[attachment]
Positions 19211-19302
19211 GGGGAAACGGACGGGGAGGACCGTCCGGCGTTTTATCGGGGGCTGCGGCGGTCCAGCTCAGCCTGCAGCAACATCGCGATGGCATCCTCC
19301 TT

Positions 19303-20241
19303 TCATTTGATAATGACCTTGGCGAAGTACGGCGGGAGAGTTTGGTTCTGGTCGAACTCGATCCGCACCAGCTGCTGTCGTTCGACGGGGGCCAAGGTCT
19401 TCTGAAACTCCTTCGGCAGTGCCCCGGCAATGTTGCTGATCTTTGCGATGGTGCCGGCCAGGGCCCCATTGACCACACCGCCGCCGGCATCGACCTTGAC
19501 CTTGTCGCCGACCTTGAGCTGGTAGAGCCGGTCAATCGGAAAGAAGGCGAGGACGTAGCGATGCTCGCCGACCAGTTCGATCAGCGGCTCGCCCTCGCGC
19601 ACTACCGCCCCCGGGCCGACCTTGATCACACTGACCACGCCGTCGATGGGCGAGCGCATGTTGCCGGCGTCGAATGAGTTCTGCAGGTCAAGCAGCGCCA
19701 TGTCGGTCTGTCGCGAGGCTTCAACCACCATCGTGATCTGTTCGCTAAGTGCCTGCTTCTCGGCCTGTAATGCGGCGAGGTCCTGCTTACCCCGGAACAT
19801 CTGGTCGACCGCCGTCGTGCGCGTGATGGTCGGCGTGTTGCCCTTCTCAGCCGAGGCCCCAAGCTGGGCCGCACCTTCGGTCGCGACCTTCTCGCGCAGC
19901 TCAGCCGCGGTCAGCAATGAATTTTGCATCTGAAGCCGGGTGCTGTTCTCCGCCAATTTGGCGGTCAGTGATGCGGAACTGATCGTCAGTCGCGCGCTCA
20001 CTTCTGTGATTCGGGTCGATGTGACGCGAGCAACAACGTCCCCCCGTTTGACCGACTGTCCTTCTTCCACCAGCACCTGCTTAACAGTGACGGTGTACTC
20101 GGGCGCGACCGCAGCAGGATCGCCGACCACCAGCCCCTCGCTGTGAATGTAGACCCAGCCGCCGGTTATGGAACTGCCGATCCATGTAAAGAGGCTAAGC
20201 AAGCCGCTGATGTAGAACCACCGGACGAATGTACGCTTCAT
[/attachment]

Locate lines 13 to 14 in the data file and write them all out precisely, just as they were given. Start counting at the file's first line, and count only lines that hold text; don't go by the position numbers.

20101 GGGCGCGACCGCAGCAGGATCGCCGACCACCAGCCCCTCGCTGTGAATGTAGACCCAGCCGCCGGTTATGGAACTGCCGATCCATGTAAAGAGGCTAAGC
20201 AAGCCGCTGATGTAGAACCACCGGACGAATGTACGCTTCAT